New York State Emergency Rulemaking Substantially Broadens Regulation of Political Speech
The New York State Board of Elections adopted emergency rules in late May 2014 expanding the state's regulation of political speech. The emergency rules set forth an open-ended, multifactor test for determining whether certain political advertisements run during an election year will be considered independent expenditures, which will have major implications for groups engaged in issue advocacy in New York.
Previously, New York State law had provided that regulated independent expenditures only included communications that contained certain “magic words” of express advocacy, such as “vote for,” “oppose,” “support,” “elect,” or “reject” when used in reference to candidates or ballot measures.
In 2013, the New York State legislature and Governor Andrew Cuomo agreed to omnibus legislation that, among other things, provided that independent expenditures also would include mass advertising that “refers to and advocates for or against a clearly identified candidate or ballot proposal” beginning on January 1 of an election year in which the candidate or measure is on the ballot.
The emergency regulations recently adopted by the Board Elections further provide that, in determining whether a communication “advocates for or against” a candidate or ballot measure, the Board would consider “whether it expresses approval or disapproval for said candidate's positions or actions; whether it is part of an ongoing series by the group on the same issue and the series is not timed to an election; has the issue raised in the communication been raised as a distinguishing characteristic amongst the candidates; and whether its timing and the identification of the candidate are related to a non-electoral event (e.g., a scheduled vote on legislation or a position on legislation by an officeholder who is also a candidate).” The regulations indicated that this list of factors was not exhaustive, thus leaving open the possibility that other unspecified factors also could be considered in regulating an ad as an independent expenditure.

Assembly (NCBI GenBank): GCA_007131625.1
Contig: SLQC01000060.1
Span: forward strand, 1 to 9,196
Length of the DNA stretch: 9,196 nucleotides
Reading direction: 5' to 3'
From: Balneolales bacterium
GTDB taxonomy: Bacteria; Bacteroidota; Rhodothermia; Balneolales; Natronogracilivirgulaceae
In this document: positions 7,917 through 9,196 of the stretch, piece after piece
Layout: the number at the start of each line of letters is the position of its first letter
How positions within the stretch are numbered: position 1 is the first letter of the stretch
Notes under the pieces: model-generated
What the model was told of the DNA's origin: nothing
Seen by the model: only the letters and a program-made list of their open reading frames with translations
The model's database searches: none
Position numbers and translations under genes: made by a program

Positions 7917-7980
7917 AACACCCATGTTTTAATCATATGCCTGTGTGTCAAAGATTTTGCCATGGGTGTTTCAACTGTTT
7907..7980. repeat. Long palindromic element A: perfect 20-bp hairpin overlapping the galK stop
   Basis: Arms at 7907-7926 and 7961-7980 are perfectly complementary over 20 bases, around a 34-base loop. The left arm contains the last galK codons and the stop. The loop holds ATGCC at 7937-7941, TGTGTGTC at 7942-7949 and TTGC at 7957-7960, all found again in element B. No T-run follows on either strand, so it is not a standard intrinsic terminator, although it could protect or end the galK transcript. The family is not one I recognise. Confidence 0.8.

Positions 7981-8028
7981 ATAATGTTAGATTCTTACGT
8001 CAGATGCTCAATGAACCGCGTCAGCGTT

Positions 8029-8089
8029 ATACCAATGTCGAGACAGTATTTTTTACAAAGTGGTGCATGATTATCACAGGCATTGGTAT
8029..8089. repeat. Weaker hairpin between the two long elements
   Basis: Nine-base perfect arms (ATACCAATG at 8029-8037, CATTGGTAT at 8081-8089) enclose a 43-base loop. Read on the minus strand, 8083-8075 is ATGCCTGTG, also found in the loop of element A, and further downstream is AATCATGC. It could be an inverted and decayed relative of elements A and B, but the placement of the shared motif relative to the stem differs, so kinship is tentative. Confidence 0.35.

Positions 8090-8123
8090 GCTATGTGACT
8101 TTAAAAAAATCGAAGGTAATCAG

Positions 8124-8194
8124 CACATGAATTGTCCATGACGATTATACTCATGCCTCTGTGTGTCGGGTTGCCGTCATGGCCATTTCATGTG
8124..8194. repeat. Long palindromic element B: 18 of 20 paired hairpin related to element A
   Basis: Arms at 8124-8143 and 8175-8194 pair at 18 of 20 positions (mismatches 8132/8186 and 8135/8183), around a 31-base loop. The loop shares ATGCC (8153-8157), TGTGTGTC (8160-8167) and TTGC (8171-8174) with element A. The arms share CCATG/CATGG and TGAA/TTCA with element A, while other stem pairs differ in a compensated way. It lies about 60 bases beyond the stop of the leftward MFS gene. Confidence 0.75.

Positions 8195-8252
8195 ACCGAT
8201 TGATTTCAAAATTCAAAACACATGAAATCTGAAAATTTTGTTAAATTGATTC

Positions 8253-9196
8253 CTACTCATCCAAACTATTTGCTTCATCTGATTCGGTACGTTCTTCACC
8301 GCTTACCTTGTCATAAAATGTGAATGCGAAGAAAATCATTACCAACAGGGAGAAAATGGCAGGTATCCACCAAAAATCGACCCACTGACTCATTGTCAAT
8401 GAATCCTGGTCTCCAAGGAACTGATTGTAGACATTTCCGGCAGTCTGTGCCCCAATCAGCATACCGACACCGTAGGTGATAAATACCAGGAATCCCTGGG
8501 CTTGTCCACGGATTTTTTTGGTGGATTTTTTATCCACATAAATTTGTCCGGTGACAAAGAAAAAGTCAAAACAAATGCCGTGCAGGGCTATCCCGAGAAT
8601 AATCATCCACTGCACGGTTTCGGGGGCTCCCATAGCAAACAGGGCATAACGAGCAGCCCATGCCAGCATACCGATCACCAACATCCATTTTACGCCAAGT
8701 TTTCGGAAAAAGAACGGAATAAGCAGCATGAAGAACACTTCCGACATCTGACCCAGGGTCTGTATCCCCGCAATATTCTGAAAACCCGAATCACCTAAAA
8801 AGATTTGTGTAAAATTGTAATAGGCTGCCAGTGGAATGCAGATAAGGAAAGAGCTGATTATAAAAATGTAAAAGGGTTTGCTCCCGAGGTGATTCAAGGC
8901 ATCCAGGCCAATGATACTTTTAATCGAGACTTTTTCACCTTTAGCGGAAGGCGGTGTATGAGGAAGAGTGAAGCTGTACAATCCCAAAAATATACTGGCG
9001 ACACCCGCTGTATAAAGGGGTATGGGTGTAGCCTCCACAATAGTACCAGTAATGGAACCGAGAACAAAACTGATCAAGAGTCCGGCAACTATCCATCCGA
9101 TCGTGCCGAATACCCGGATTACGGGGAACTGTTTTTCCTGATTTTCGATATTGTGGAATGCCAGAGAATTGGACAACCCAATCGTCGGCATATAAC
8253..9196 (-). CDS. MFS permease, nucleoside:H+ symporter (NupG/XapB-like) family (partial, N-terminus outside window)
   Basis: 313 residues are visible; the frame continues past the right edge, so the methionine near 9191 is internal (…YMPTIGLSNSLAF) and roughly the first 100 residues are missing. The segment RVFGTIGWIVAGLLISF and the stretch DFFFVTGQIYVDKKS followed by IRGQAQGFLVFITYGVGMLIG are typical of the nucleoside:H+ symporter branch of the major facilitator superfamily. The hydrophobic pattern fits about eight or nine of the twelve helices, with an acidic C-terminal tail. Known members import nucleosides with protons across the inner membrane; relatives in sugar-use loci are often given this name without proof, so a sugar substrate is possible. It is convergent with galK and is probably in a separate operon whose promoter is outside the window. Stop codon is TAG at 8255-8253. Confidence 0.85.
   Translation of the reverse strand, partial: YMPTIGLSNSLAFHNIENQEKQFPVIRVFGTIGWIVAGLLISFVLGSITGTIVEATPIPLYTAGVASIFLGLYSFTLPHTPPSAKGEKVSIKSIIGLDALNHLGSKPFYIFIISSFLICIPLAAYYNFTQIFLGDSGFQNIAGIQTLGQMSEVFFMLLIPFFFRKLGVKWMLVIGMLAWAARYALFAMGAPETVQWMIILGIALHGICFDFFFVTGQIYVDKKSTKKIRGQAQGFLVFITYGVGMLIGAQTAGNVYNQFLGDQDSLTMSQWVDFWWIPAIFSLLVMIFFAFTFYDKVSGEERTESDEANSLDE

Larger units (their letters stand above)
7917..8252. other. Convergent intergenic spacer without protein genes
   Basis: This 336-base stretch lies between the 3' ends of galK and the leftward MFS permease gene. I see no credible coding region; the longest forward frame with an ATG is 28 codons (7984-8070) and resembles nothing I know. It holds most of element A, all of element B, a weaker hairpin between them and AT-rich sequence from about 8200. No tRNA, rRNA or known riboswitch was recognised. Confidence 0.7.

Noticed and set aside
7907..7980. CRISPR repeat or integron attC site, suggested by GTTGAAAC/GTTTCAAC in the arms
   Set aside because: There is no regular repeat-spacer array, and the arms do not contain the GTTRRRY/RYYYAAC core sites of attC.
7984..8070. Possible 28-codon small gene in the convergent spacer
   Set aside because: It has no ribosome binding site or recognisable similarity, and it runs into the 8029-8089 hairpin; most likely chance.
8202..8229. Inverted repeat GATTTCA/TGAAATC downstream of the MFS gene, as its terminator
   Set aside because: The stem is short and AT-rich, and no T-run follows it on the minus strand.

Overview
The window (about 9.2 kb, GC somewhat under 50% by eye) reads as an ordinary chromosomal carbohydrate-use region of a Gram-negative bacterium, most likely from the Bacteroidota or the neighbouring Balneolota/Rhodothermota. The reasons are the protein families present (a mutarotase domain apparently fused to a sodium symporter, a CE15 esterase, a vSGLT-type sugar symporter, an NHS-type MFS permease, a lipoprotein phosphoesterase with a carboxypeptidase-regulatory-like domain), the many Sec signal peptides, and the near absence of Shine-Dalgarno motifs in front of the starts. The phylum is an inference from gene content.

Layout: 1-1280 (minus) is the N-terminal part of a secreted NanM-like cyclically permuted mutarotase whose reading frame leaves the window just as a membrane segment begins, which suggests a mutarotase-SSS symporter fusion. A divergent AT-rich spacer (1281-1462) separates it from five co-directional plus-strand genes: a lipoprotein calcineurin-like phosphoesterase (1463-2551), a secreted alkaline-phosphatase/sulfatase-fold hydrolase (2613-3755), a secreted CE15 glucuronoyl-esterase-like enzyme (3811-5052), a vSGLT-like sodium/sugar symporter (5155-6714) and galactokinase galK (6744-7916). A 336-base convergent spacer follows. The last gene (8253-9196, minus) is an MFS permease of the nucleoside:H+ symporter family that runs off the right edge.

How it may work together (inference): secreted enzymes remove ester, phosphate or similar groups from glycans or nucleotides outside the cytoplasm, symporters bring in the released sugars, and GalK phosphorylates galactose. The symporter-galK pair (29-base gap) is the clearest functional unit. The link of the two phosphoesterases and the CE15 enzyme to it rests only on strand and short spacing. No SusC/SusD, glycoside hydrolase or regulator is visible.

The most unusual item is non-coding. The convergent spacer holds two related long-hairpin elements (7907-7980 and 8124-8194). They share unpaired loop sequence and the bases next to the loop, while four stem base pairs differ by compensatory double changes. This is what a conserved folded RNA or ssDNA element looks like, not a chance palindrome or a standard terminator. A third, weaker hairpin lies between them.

Organizations that sponsor any communications that meet the definition of independent expenditures must register as a political committee before expending any funds. Additionally, they must file periodic reports detailing their spending and information about their donors, as well as expedited reports whenever they receive large contributions shortly before an election.
Under New York administrative procedure law, the Board's emergency regulations, adopted on May 22, are effective for 90 days, after which they may be readopted for a maximum of 60 days, provided that the agency also initiates the process to formally adopt the rules on a permanent basis. In addition to the public notice and opportunity for comment the Board will eventually have to provide as part of the formal rulemaking process, the Board also is accepting comments now on the emergency rules. Comments may be submitted via e-mail to firstname.lastname@example.org.
The Election Law practice group at Wiley Rein routinely assists clients with drafting comments on agency rulemakings and is closely monitoring the proceedings in New York. Please contact us if your organization would like to submit a comment